‘Predestination’ is a film designed to mess with your mind. It’s a time-travel thriller exploring the Grandfather Paradox, and inventing a few paradoxes of its own. The boffins should enjoy the brain-bending twists and turns, but what about the rest of us - should you spend your precious time on it?
From the Spierig Brothers, the Aussie duo that brought us ‘Daybreakers’, I had high hopes for ‘Predestination’, but as you may have guessed if you've seen my rating of the film, it’s a 50/50 thing for me. The acting was brilliant, from both Ethan Hawke and Australian Sarah Snook (‘Not Suitable for Children’), with Noah Taylor’s brief scenes raising the standard.
The production value was also very good – details weren’t ignored, lighting was used very effectively, with most of the action happening in the shadows. The film keeps you guessing for much of it as to its direction and purpose: is it a biography? A thriller? A sci-fi adventure? So much screen time is taken up with the life story of one character, that you’d be forgiven for thinking perhaps you’d wandered into the wrong cinema - that is, if it weren’t for the shocking opening sequence.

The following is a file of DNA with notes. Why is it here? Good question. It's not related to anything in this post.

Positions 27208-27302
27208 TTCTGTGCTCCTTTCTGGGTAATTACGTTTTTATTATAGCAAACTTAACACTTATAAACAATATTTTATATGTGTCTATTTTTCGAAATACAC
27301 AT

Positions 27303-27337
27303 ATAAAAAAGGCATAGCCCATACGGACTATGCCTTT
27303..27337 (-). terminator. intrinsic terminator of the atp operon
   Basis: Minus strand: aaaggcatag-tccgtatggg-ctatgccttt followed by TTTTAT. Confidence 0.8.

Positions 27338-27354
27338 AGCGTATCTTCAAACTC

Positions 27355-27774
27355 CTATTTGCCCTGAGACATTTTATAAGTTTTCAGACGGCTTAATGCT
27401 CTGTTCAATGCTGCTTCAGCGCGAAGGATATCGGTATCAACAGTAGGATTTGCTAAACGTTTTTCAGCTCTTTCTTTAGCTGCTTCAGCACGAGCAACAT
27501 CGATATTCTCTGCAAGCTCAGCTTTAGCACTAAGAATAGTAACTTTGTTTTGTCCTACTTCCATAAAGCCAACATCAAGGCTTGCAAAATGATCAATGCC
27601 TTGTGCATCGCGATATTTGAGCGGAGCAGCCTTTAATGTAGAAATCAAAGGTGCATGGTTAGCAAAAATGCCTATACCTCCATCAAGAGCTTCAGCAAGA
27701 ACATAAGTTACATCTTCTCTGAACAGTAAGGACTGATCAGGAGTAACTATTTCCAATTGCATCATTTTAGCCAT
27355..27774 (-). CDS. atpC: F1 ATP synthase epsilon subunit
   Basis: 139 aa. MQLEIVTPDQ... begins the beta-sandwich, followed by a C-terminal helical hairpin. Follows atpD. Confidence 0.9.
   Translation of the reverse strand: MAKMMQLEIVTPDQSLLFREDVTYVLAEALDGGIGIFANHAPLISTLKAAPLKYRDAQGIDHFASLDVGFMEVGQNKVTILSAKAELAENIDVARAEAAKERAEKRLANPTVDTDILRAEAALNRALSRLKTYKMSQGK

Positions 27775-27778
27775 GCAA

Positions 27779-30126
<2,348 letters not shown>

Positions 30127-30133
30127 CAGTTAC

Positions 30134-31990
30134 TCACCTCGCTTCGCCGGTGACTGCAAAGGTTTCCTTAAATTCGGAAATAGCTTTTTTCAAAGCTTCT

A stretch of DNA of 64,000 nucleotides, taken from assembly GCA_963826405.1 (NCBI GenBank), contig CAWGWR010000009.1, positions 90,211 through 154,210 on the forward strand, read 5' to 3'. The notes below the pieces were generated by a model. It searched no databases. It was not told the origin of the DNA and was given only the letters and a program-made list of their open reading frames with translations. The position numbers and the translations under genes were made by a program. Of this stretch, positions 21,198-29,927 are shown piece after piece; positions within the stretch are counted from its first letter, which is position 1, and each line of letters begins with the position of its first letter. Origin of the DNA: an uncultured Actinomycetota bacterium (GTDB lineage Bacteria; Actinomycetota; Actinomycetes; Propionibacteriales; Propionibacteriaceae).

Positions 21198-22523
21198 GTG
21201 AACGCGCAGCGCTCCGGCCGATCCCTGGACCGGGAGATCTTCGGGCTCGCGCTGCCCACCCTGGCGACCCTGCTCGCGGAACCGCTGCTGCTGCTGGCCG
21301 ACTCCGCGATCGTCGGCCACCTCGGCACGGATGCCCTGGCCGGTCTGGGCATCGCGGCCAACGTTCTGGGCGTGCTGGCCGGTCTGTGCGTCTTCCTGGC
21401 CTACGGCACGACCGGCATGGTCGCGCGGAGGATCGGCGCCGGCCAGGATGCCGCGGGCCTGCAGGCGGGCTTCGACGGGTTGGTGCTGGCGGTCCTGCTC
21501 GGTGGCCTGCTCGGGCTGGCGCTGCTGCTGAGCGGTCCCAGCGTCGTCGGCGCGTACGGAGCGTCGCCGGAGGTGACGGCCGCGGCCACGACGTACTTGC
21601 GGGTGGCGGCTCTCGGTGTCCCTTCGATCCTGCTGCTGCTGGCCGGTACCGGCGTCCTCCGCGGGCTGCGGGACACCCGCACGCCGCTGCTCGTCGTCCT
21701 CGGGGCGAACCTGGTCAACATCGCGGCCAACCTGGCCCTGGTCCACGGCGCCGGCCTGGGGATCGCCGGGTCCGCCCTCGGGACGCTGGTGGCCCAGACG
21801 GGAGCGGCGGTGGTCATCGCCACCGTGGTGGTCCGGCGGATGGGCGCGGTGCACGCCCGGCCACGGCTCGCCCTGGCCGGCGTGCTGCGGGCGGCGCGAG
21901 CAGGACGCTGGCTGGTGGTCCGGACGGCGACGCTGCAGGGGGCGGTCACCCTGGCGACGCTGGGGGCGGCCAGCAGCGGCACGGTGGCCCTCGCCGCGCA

Where ‘Predestination’ really falls short for me is the film's premise. Without giving too much away, this is the story of the ultimate narcissist. There are clues given right from the beginning as to the identity of the main characters and their relationship to each other, but for me, there were just too many little holes and improbabilities to make it at all believable. The ending is somewhat predictable, and a bit too neat. From a sci-fi perspective, if you remove the motivations of the characters, it all sort of makes sense, but taken as a whole... it’s just a bit silly for me.
Where ‘Predestination’ really falls short is the film's premise.
‘Predestination’ is well made, underpinned with an intriguing idea, but the film itself seems confused as to what it’s trying to be and the story it’s trying to tell, that it left me cold, and wondering what happened to the last 97 minutes of my life. If you love a twisty problem, give ‘Predestination’ a go, but you're best to wait until it’s out on Blu-ray.